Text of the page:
Real Estate Valuation Expert Witnesses Allowed

In the case, the plaintiff seeks a declaratory judgment against defendant regarding language in a lease agreement.  Both parties hired real estate valuation expert witnesses and both filed motions to exclude.  The court denied these motions.

Facts:  This case (Buchanan Energy (N), LLC v. Lake Bluff Holdings, LLC – United States District Court – Northern District of Illinois – April 4th, 2017) is a declaratory judgment action in which the plaintiff (Buchanan) argues that it is entitled to purchase property from the defendant (Lake Bluff) in Lake County Illinois, based on a purchase option in a Lease.  The dispute surrounds whether the appraisers should value the property with or without improvements.  Buchanan maintains that the valuation should not include improvements, while Lake Bluff argues that it should include a gas station, which was improved on the property. Both parties have filed motions to exclude the expert witness testimony of their respective real estate valuation expert witness, Michael MaRous for Lake Bluff and Daniel P. Currier for Buchanan.

Discussion: Neither party argues that their opposing real estate appraisers are unqualified. MaRous has appraised properties for 40 years and and is a licensed real estate appraiser in Illinois. Cuurier is also a licensed real estate appraiser in Illinois and has 25 years of experience in the business.  In addition, neither party challenges the relevancy of either appraisers’ reports.  The court does state that both of the reports by the appraisers will assist the trier of fact and satisfy the relevancy standard.

Before the court turned to the reliability of the experts’ methodology, they turned to Buchanan’s argument that Daubert is not applicable to real estate appraisal is not a branch of social science.  In addition, Buchanan cites to court cases stating that appraisal is an art, not a science, and is largely a matter of opinion.  The court disagreed, stating that although experiential experts have a different threshold inquiry, they are still subject to Rule 702 as it applied to all expert testimony.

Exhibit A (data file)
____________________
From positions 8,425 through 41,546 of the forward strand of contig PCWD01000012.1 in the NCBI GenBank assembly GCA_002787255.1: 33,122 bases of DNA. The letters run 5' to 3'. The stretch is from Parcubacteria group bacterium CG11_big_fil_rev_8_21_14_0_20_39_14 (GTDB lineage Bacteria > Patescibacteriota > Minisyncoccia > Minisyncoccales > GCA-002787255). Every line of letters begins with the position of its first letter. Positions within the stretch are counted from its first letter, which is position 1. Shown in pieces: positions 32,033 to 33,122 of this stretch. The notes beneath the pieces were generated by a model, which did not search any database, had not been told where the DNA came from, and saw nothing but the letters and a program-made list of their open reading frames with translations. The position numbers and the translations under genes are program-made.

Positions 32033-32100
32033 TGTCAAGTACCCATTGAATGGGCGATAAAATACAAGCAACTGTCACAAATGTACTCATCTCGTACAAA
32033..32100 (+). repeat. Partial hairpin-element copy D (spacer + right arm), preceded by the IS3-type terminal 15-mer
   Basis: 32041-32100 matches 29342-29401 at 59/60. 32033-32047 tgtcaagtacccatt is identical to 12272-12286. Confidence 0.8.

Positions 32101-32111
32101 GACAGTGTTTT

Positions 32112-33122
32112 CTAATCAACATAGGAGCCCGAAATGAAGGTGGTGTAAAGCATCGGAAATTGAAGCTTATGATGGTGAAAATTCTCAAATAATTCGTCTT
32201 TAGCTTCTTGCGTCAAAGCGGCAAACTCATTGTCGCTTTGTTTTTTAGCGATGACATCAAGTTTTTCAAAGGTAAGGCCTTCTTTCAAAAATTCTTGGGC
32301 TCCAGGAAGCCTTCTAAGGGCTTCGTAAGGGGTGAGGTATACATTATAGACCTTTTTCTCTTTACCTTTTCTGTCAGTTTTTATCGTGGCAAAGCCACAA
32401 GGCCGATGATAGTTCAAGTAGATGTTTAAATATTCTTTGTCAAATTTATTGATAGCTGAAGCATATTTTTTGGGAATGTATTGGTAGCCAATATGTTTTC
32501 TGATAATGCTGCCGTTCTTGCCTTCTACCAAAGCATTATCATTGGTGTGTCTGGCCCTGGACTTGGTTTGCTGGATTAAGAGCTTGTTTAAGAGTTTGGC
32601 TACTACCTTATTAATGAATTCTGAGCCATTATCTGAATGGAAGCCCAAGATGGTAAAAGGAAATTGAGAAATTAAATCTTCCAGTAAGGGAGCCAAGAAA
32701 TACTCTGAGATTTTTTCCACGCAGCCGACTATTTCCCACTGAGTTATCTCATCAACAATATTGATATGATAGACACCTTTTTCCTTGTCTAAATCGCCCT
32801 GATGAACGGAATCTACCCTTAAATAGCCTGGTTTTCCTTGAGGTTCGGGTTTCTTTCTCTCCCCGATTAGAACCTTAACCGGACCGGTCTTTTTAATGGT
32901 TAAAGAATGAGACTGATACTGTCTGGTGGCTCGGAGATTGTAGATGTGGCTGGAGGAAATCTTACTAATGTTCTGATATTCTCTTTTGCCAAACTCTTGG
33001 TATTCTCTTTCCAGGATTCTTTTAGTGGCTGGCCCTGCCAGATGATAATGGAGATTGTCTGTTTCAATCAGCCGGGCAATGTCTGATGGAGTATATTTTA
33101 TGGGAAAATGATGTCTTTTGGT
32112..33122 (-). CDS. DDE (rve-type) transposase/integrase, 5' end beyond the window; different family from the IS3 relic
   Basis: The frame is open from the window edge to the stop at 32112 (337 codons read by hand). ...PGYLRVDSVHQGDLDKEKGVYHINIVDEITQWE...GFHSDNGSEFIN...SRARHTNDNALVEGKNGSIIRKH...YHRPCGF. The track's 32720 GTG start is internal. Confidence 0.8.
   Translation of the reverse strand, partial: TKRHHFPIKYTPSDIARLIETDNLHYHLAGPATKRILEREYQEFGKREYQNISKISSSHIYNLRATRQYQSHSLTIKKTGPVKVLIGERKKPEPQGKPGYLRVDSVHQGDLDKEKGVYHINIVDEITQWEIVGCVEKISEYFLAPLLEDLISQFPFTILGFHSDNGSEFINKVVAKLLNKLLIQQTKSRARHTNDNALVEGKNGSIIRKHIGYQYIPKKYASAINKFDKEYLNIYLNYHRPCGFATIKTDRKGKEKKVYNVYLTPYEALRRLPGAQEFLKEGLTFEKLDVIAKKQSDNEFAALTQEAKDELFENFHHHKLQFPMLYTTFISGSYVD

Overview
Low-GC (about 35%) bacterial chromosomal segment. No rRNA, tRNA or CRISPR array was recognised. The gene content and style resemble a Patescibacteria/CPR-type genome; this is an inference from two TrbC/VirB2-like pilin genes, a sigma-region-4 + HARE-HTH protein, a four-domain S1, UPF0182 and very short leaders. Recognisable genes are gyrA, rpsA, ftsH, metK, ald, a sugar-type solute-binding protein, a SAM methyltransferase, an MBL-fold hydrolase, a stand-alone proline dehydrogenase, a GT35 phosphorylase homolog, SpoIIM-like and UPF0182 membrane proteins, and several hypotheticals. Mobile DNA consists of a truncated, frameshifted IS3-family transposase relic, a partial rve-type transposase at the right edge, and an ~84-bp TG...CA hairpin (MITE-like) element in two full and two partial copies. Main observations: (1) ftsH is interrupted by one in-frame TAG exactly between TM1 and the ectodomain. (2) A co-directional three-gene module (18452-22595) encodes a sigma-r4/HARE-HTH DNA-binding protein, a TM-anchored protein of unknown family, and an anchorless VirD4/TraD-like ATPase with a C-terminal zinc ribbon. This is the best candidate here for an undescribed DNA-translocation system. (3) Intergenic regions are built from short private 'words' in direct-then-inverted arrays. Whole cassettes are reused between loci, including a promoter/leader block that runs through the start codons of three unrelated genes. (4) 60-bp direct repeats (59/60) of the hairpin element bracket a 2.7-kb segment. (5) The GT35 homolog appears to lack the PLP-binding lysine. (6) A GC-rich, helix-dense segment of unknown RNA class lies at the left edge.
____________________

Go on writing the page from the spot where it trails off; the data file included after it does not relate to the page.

The court opined that MaRous and Currier used reliable methods that pass muster under Daubert.  Both of the appraisers used sales comparison approaches to come to their analyses.  The court noted that the sales comparison approach qualifies as an accepted methodology under Rule 702.

The parties do, however, argue that each appraiser used unsupported facts and that they did not execute the sales comparison reliably.  Buchanan challenges the assumption upon which MaRous relies and states that he committed a Uniform Standards of Professional Appraisal Practice (USPAP) violation by not considering Buchanan’s purchase option.

Buchanan’s arguments are directed toward the bases and resources of MaRous’s opinion.  They also state that there was bias in his opinions.  Buchanan does not take issue towards the methodology used.  The court opined that any arguments towards MaRous go to the weight of the evidence, not their admissibility.  The court points to various caselaw opinions in which an appraiser’s opinion was challenged, but the court in those cases ruled that any arguments go to the weight of the evidence.

The court also states that Lake Bluff’s attacks on Currier are similar to those made against MaRous and that any arguments, again, go to the weight of the evidence, not the admissibility.

Conclusion:  The motions to exclude the expert witness testimony of Michael MaRous and Daniel P. Currier are denied.